Is the next exodus of mass media in 3D Optics, Gestural Interfaces and Augmented Reality?
I am going to tell you right here, right now, we are in for a complete paradigm shift of what content and advertising will mean. I don’t want to scare you and I don’t want to change subjects, but I just discovered the word – Techno-telepathy, you see what I’m saying, get ready to be flipped upside down.
So back on track, have you heard of Microsoft Hololens or Oculus Rift, how about Daqri Smart Helmet?
So with the Microsoft Hololens they’ve created a personal and workplace device, a headset that renders 3D content only the wearer can see. To the outsider you will just be wearing buggy eyed glasses. This AR (augmented Reality) system is overlaying images and objects onto your living rooms and offices. Don’t worry, It affords you the mobility to maneuver about the space without injury.
The headset tracks your movements, pays attention to your gaze and reorganize what it is you see by projecting light at your eyes with no ill effect. Since the device tracks where you are, you can use hand gestures; for now it’s limited to midair clicks by raising and lowering your finger to interact with the 3D images. The headband has a suite of sensors to register your movements in a room and it uses this information along with layers of colored glass to create images you can interact with or investigate from different angles.
For instance if you’re inspecting a virtual model of the statue of David, if you walk around to the other side of the statue be ready to get a glimpse of some backside. There is a forward camera that looks at the environment, so the HoloLens knows where tables, chairs and other objects are. It then uses that information to project 3D images on top of and even inside them. Get ready to play with dimensional spaces in a way you’ve only dreamed about. The potential for delicate technical instruction is massive, think doctors or pilots.
Now let’s move on to an alternative concept, this is the VR (Virtual Reality) department – the Oculus Rift. Oculus‘ headset looks somewhat like Microsoft’s HoloLens in that it’s a device worn on your head, but after that the similarities end.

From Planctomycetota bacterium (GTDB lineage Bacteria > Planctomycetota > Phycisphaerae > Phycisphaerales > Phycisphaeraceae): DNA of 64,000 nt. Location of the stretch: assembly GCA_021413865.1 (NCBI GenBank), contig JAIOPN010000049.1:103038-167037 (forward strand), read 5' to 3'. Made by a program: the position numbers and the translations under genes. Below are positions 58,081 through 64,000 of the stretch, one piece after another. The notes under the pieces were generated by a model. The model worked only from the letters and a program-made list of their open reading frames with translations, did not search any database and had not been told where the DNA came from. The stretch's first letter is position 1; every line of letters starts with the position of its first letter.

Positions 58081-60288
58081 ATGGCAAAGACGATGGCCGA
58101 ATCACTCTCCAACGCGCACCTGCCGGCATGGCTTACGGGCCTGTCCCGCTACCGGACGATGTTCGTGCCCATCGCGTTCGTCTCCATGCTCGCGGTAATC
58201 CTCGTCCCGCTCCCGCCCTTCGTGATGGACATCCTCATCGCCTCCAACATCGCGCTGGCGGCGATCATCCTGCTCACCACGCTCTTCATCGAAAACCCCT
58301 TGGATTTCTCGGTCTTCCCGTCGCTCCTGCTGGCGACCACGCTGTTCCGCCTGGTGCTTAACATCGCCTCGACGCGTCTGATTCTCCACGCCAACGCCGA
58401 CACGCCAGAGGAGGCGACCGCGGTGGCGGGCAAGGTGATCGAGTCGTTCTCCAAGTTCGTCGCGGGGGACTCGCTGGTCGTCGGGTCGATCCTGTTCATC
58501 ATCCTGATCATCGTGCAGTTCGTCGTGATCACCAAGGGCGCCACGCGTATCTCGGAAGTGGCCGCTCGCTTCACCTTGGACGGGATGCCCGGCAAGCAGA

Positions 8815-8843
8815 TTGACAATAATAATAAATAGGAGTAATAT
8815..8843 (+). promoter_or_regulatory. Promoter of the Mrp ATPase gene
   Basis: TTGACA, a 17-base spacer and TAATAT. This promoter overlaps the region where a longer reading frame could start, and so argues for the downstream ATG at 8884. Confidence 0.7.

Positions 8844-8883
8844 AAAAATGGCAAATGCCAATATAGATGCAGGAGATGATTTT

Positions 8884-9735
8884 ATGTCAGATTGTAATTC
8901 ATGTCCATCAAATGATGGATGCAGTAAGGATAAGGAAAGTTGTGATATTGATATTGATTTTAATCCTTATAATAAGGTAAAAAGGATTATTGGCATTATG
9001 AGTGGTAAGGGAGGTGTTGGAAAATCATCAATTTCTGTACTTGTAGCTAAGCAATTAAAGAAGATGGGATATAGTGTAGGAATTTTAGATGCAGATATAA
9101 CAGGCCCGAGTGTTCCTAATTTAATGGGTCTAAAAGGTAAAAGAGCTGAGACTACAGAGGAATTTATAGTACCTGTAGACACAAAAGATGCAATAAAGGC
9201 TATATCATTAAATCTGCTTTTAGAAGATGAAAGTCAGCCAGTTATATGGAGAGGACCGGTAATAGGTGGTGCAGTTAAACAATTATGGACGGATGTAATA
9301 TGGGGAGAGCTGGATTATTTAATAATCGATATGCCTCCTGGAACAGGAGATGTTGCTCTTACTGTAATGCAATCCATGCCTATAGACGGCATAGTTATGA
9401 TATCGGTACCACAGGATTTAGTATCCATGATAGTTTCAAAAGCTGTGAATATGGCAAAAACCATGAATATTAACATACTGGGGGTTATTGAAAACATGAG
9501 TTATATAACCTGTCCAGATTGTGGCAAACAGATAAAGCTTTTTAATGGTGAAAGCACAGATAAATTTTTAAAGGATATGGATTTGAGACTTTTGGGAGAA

Where Microsoft wants interaction will the world in an innovative way, Oculus wants you to be there inside the new universe being created. Basically the rift headset is an open screen on your face that produce a conscious shift in perspective as if you were transported into a pocket dimension existing within our own. If you haven’t tried the Oculus Rift some have said it’s like “playing a role inside of a 3D hologram.”
The objective for Oculus is to ground you in an illusion, so you believe you are actually there.
The feeling is called “presence,” an ambition Microsoft’s HoloLens isn’t reaching for. Since Virtual Reality puts its best foot forward to immerse you in these new settings, developers don’t need to exaggerate content to hold gamers’ attention. New mediums like VR can be a great breeding ground for imaginative and unexpected new content, and can also open the door to other unexpected players.
Don’t think that Oculus is just a video game outlet, the company wants you to know that VR is great for immersive movie experiences, too. Even though gaming is a huge niche market, everyone loves movies. Oculus is producing films and nobody knows better how to show off the capabilities of the Rift than the company that made it. So they have just opened a cinema division called Oculus Story Studio. The first release will be a short interactive film called Lost. Oculus is launching a total of five VR movies this year. So much to look forward to.
Then to top it off we have Los Angeles-based startup DAQRI’s smart safety helmet for blue collar workers! Their site states “every aspect of DAQRI Smart Helmet was designed with the industrial work place in mind, from its advanced sensor package to the intuitive user interface that requires zero calibration, to the battery life that lasts an entire shift”.
DAQRI claims that the helmet has more computing power than any other wearable device, sporting a couple of Qualcomm Snapdragon processors. The company has developed their own custom software called IntelliTrack that overlays augmented data onto real-world surfaces in real-time. There are sensors that wrap around this device that afford a 360 degree field of vision with HD video and photography and is supposed to operate just fine in low light. It appears they are really pushing augmented reality technology to that sci-fi movie playing field. The device has been in the works for four years and what I’ve read and seen has impressed me.
But Oculus, Microsoft, Daqri and others believe in a different, potentially more natural way to interact with our technology. These innovators are out there creating hardware that is going to redefine how we enjoy ourselves and run our businesses by using hand gestures, 3D images and images superimposed on reality. Welcome to the world of next-generation tools for productivity, communication.
In all seriousness, if you are looking for employment in a field that just plans on getting bigger and bigger, consider what your knowledge of AR, VR, optics and so forth are and try to market yourself towards companies that are already headed in that direction and jump on board and get surreal.